Like many other things, meditation is a skill. It is a practice that requires consistency, and patience. It is almost guaranteed to be frustrating to begin with, as you suddenly realise just how noisy and plentiful your thoughts are. Endless streams of distractions come flooding in as soon as we begin our practice.Am I doing this right?I probably shouldn't have said that earlier..I'm not cooking tonight, I'll order pizza..What am I doing again?? oh yeah.. right..Meditating, that's what..back to my breath....Oh yeah I should give them a phone actually I haven't spoken to them in a while....And so it goes on.The thing is, it can all become pretty overwhelming. One thing I remember when I first started a dedicated meditation practice, was that after a while, through day to day life, I really noticed how busy my mind was.. all the time. This also came at a time in my life when I was starting to discover myself, and become a lot more self aware, mostly due to yoga and its practices.The thing that truly caught my attention was the tone of my thoughts, the negativity within them, the relentlessness of them, and how much I got caught up in them without even being aware of it before. This was a game changer, and required a lot of looking into for me (a story for another time though).One day though, a really amazing thing happened. I'd been consistent with my meditation, I'd showed up for my practice and for myself, day in, day out, for weeks at this point. This was when I got a very small glimpse into a peaceful mind.. the thoughts had stopped coming, it was silent.. like a gap in the traffic.. all was calm, and a warm sensation soaked through me, and I'd experienced this little split second of peace.. and then the thoughts came flooding back.That gap, was so alien to me at the time, but felt so promising. It felt like a glimpse into what might be achievable in the future. Not necessarily less thoughts, or being able to control them, but being able to reach a place within my mind of stillness. Not through resistance and forcefulness, but through patience, letting go of any attempt to control my thoughts, and through my breath. It gets easier.. I promise.Over time, it does get easier, just like any skill. The main thing I try to be persistent on reminding people learning to meditate for the first time, is that this is a practice. Patience, and consistency, really are the foundations, it does help to be compassionate towards ourself as well.There's only a few techniques for meditation that I use and absolutely swear by.Those being:
Japa - The recitation and repetition of a saying, affirmation, mantra, word or phrase. This can also be something similar to a gratitude or compassion practice, where you repeatedly say, within your mind, something you're grateful for, be it great or small.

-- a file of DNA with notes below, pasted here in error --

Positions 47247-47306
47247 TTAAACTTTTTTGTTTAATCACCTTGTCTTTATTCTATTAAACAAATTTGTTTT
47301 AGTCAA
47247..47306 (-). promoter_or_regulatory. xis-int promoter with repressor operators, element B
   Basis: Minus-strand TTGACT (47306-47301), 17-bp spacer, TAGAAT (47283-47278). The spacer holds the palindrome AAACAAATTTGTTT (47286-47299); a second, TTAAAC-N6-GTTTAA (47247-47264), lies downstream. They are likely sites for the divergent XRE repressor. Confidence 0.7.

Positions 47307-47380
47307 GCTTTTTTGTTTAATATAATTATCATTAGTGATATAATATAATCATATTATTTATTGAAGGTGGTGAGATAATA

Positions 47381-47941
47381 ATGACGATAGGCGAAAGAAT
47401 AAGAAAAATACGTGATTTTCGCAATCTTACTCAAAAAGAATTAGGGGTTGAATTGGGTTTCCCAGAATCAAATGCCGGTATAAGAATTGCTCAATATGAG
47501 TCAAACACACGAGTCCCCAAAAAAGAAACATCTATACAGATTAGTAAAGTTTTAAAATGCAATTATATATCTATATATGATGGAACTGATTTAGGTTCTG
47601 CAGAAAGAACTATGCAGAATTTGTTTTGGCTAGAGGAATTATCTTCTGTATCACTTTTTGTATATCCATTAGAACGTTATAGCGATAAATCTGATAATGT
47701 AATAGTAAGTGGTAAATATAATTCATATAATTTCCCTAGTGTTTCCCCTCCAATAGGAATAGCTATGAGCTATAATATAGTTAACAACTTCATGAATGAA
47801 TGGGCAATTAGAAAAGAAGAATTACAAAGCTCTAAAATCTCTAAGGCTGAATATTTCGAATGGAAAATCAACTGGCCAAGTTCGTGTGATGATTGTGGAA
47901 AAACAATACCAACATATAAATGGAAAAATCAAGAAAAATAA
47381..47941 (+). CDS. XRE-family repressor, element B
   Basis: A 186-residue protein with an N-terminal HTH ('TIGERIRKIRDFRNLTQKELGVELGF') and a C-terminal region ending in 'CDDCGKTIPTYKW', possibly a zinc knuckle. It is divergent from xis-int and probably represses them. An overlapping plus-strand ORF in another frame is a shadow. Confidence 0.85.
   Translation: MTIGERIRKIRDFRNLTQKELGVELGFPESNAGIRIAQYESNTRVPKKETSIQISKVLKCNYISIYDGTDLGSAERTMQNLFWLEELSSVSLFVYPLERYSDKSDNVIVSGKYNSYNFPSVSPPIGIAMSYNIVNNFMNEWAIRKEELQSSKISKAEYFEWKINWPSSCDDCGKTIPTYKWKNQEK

Breath focused - This is as "simple" as it sounds. We utilise the breath to return our attention to. That could be through physical sensation, such as the rising and falling of the abdomen with the rhythm of the breath. It could be a counting of even breathing/resonance breathing such as inhaling - count 1-2-3-4-5.. exhaling - count 1-2-3-4-5.. and repeat, if our attention wavers and we get distracted, then we return it and start again. One of my favourites, albeit rather difficult, is focusing on the passage of air coming in and out of the nostrils.
Body scan - The body scan is where we mentally scan through the body, from top to bottom, feeling any sensation that arises, focusing on it, and then continuing with our scan.
Noting - This is my most important practice, and what I begin teaching first to anyone who learns meditation from me. This is a technique of noticing our thought, feeling, or sensation, identifying it, and returning to our focus point.
The may take some time to get used to and to build upon, which is perfectly natural and completely normal. The reason I favour using the breath so much, is because it has such a profound effect on the body and the mind.By slowing the breath down, breathing nice and evenly, and slowly, this tells the nervous system to "slow down", which in turn allows the mind to slow down. If we slow down our breath, the mind will follow, and naturally if we can slow down the mind, the breath will follow. They completely influence each other.
What's the observer?
I like to describe the natural, content state of the mind like the blue sky. Clouds will come and go, the weather will turn, but no matter what, the sky will always be blue underneath all of this temperamental weather.
Meditation is understanding this on a much deeper level through regular practice. The more we bring our attention back to whatever our focus point is, the more we build our capacity to be present with whatever arises. By getting used to the coming and going off clouds covering up the sky, it can provide us with a peaceful state of equanimity.
Instead of reacting or acting our thoughts out abruptly or potentially inappropriately, we can begin to grow new, healthier habits and thought patterns.
Whereas if we feed into the thoughts that don't serve us well, and give them more energy, the bigger and more powerful they will become. But by becoming this "observer" we will instead be able to view them as they come and go.
This is something we also strive for in our postural practice. We make shapes, we move, we breath, and we return our attention back to our bodies and our focus. The more we practice, the easier it becomes.